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Nikola Tesla Predicted Cell Phones in 1909

Posted May 4, 2010, 9:47 a.m.

This is so cool. Nikola Tesla, the noted and influential inventor who contributed so much to early research and development of electricity, predicted cell phones . . . in 1909. It may have taken almost a century for his vision to come true, but it did.

Long before others were making similar predictions, Tesla said:

“It will soon be possible, for instance, for a business man in New York to dictate instructions and have them appear in type in London or elsewhere. He will be able to call from his desk and talk with any telephone subscriber in the world. It will only be necessary to carry an inexpensive instrument no bigger than a watch, which will enable its bearer to hear anywhere on sea or land for distances of thousands of miles.”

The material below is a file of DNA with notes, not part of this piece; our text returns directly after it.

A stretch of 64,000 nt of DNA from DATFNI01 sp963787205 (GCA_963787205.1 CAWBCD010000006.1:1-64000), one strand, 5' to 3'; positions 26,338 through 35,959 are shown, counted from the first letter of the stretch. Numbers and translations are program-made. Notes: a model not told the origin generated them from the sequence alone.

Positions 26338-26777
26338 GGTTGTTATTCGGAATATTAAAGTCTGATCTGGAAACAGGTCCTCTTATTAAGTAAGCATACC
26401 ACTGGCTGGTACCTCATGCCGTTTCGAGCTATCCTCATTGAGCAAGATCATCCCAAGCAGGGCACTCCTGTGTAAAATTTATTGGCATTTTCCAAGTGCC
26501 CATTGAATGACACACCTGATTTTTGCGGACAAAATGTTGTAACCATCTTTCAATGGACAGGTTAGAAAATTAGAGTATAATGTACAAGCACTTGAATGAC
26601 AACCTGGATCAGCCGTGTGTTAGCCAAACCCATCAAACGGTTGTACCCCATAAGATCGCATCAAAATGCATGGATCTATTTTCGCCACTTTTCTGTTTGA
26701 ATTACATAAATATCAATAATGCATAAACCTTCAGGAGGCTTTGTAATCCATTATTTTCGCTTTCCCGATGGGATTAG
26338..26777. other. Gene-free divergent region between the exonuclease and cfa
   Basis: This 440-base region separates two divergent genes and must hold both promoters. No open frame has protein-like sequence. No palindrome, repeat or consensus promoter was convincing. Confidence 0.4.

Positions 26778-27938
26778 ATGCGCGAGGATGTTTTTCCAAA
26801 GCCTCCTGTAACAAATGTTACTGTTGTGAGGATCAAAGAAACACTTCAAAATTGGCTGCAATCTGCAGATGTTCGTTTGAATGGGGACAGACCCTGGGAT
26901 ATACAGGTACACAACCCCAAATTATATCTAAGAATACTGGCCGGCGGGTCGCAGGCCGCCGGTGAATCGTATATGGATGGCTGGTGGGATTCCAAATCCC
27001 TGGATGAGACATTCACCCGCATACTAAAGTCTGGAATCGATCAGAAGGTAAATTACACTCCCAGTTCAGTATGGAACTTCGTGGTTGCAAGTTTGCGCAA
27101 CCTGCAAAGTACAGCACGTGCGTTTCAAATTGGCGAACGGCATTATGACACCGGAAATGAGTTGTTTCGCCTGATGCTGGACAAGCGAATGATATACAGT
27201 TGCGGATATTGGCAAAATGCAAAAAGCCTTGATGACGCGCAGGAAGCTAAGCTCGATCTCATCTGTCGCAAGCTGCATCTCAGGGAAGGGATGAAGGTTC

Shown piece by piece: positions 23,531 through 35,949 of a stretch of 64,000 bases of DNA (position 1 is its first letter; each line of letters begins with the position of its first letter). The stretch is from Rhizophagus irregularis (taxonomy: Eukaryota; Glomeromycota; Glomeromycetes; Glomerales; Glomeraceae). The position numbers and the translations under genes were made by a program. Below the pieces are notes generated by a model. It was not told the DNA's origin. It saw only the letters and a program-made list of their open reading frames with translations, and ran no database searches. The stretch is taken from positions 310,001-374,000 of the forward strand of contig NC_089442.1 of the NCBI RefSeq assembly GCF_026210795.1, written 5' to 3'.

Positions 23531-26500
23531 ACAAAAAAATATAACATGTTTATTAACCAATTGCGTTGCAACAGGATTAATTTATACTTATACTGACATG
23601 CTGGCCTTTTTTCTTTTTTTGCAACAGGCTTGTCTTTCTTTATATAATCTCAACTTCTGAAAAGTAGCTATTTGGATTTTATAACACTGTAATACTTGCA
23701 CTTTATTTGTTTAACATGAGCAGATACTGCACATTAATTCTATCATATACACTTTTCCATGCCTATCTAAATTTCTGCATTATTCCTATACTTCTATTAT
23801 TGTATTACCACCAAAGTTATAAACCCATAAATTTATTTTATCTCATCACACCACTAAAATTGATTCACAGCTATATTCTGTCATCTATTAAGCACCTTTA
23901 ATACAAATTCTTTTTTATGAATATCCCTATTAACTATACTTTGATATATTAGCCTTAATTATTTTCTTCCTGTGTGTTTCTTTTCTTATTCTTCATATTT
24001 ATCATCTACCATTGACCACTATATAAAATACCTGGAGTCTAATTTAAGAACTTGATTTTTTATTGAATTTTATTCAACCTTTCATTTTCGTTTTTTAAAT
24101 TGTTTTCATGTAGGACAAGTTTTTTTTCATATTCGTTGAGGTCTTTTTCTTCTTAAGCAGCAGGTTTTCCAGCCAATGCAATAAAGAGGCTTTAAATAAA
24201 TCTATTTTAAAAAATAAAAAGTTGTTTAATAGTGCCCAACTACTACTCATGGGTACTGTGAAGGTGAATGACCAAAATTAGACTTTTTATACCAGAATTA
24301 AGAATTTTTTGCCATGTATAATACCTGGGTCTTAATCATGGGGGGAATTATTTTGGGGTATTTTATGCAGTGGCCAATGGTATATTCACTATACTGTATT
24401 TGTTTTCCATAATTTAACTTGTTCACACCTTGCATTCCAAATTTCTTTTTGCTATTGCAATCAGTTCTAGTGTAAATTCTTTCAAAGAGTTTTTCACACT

You can view the whole 1909 New York Times article over at Recombu.

Predicting the future is very dangerous work—you are much more likely to be wrong than to be right—but when somebody really hits the nail on the head, especially so far ahead of time, it’s always a little spooky.

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Scott Bradford has been building web sites and using them to say what he thinks since 1995, which tended to get him in trouble with power-tripping assistant principals at the time. He holds a bachelor’s degree in Public Administration from George Mason University, but has spent most of his career (so far) working on public- and private-sector web sites. He is not a member of any political party, and brands himself an ‘independent constitutional conservative.’ In addition to holding down a day job and blogging about challenging subjects like politics, religion, and technology, Scott is also a devout Catholic, gun-owner, bike rider, and music lover with a wife, two cats, and a dog.